Bone and articular involvement in Systemic Sclerosis

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Bone and articular involvement in Systemic Sclerosis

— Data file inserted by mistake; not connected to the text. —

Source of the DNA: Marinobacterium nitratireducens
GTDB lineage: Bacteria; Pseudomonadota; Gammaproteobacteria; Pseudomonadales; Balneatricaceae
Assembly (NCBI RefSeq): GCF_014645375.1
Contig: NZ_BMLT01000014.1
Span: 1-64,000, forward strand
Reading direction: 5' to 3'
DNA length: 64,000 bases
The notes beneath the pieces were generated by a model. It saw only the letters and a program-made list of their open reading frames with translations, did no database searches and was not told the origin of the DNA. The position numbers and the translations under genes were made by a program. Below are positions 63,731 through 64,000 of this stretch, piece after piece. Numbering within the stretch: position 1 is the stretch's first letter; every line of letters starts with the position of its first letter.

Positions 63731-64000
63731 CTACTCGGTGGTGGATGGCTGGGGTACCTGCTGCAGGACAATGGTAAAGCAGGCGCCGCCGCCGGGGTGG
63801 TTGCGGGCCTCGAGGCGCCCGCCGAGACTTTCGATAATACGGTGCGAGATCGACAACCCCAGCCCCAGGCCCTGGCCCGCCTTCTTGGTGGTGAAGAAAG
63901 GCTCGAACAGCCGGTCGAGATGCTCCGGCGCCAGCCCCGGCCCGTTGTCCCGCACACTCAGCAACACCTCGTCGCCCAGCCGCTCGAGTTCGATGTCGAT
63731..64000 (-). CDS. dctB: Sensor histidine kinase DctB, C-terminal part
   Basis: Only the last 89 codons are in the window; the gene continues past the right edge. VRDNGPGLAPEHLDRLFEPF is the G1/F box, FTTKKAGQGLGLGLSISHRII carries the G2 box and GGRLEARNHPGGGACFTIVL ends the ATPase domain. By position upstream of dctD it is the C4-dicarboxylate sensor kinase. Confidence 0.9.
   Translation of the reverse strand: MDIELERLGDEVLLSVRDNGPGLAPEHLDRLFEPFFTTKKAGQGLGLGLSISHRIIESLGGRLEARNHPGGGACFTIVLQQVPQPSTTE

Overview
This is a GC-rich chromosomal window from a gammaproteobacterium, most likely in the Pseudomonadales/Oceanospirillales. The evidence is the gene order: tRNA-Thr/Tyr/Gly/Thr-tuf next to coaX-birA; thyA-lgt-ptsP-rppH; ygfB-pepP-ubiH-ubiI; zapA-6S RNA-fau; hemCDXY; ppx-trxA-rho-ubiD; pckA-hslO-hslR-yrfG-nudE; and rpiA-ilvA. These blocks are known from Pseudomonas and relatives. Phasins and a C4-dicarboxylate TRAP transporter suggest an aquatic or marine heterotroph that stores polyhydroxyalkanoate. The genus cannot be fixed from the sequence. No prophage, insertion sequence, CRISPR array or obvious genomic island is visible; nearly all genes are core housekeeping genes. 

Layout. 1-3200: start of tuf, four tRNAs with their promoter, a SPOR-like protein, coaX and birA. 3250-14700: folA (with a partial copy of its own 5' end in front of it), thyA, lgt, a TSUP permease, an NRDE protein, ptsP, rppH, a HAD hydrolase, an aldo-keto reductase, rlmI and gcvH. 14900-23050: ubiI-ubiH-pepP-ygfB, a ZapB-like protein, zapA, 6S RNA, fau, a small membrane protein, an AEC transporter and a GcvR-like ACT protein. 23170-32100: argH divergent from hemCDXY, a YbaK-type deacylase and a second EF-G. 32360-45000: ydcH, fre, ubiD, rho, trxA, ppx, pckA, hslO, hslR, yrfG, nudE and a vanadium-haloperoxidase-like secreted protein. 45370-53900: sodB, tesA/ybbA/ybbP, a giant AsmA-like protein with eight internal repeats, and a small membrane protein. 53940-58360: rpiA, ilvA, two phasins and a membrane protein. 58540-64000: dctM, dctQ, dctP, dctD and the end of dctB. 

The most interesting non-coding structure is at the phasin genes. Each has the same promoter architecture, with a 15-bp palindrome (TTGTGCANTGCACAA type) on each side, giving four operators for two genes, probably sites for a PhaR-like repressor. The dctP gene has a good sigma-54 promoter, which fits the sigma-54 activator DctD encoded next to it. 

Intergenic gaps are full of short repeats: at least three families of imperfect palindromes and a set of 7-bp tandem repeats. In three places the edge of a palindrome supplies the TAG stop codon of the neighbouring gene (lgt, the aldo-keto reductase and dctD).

Bone involvement is usually demonstrated by resorption of bone. Acrosclerosis with osteolysis is common. Resorption of ribs, mandible, acromion, radius, and ulna has been reported. Arthralgias and morning stiffness are relatively common, but erosive arthritis is rare. Hand deformities and ankylosis are seen, but these are usually attributed to the tethering effects of skin thickening instead of joint involvement. Tendon sheaths can become inflamed and fibrinous, mimicking arthritis. Tendon friction rubs can be palpated typically over the wrists, ankles, and knees and are found primarily in patients with diffuse SSc (50%–65%). Friction rubs are due to fibrin deposition in the tenosynovial sheath and/or increased thickness of the tendon retinacula.

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